Our experience with the data flowing in from various systems shows significant validation is required. This is always underappreciated in the timelines and implementation process. However, the more effort put in up-front, the more acceptable the data will be to the end-users. Often this validation process can be partially outsourced, but the ongoing need for report generation and follow up analysis will necessitate building an internal Business Intelligence Team. The scale of this team will be far more than the vendors suggest. It is reasonable to assume that an initial team may be made up of a director of business intelligence and one to two analysts. As reports begin to be generated, the number of business intelligence team members may easily grow to 10 to 12 full-time equivalents within the first two years for a moderately sized risk contract.

3. Care Navigation/Management

The purpose of care navigation is to pair data and proven care models to improve the populations' health. A tried and true way to deploy the care navigation models is to focus on areas of the greatest need.

Industry based analytics illustrate that 3 to 5 percent of a population accounts for driving 50 percent of a commercial population's total healthcare spending. Utilizing data to support varying degrees of intervention and support for high risk, high cost persons can make a large impact. Deploying a care navigation model, integrated within the Patient Centered Medical Home, supports appropriate care navigator intervention on high-risk patients. Further, care navigators can also monitor the low- and moderate-risk patients for selected leading indicators to identify cases for early intervention.

4. Network of Partners

Successful contracting requires presenting the market with a broadly accessible and complete specialty network. Typically, the initial network will begin with health system-employed and traditionally aligned, independent providers. Using this hospital-centric approach will leave coverage gaps. These gaps are typically found in specialties that do not admitt to the hospital or in areas downstream from the inpatient admission. Filling these coverage gaps requires the health system to use relationship skills to create community partnerships covering the care continuum.

Managing the partners requires different tools. Whereas providers in the clinically integrated network will have influence in defining their care management role, the sheer numbers of providers limit the dependence on individual providers. However in some continum partnerships, there may only be a handful of contracted organizations providing the service (e.g., home health, SNFs, etc.) thus raising the importance of individual organizations' partnerships and performance.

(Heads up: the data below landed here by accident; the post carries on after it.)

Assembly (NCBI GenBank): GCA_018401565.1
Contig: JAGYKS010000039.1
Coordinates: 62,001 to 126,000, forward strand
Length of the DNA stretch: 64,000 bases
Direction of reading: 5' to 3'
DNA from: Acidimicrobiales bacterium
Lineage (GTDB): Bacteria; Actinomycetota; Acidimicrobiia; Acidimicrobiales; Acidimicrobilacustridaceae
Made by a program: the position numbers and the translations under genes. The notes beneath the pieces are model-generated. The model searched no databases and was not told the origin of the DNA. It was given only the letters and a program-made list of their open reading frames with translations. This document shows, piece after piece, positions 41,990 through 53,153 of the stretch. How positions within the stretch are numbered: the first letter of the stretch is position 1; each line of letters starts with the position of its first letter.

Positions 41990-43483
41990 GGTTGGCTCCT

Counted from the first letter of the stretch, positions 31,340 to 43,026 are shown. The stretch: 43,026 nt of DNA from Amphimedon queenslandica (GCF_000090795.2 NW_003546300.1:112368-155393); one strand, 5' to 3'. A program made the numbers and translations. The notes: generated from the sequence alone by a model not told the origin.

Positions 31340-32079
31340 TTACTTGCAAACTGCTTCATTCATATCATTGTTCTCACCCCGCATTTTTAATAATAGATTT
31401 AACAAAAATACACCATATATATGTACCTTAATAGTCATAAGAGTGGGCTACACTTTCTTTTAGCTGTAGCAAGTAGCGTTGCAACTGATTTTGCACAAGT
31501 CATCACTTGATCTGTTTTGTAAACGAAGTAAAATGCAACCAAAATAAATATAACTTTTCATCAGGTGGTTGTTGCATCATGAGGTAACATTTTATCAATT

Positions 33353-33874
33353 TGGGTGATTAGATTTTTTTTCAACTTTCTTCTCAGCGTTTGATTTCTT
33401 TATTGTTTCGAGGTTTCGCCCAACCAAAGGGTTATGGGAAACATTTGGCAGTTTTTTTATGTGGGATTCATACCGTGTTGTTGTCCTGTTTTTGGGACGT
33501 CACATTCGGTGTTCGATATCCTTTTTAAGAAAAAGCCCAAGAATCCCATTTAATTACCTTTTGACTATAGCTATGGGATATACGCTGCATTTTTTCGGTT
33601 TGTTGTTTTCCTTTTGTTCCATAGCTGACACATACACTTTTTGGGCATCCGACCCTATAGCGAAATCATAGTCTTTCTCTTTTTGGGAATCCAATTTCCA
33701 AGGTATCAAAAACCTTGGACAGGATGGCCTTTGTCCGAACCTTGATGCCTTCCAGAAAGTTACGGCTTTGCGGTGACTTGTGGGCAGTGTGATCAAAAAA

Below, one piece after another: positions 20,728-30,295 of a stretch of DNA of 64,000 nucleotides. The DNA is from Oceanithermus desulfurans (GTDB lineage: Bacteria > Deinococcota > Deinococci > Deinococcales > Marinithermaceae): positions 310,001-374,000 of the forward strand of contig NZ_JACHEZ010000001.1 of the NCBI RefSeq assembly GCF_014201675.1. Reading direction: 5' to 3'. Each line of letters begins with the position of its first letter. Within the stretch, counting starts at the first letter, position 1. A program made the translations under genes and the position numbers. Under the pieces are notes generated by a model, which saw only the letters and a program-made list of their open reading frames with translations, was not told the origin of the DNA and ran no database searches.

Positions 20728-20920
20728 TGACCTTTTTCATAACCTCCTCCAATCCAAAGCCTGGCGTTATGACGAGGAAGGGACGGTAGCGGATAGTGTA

Building this network in a clinically integrated provider model is most efficient. Approaching the market as a single-signature organization creates both leverage with and efficiency for the payers and direct to employer negotiations. As a result, nearly all long-term risk-taking organizations are organized around a clinically integrated model.

Healthcare Strategies Table 1.28.15

Kate Lovrien and Luke C. Peterson are principals at Health System Advisors. They have more than 30 combined years advising senior healthcare leaders on their market and organizational strategy. They can be contacted at Kate.Lovrien@HealthSystemAdvisors.com or Luke.Peterson@HealthSystemAdvisors.com.

Health System Advisors is a strategy consultancy focused on advising leaders, advancing organizations, and transforming the healthcare industry. www.HealthSystemAdvisors.com.

The views, opinions and positions expressed within these guest posts are those of the author alone and do not represent those of Becker's Hospital Review/Becker's Healthcare. The accuracy, completeness and validity of any statements made within this article are not guaranteed. We accept no liability for any errors, omissions or representations. The copyright of this content belongs to the author and any liability with regards to infringement of intellectual property rights remains with them.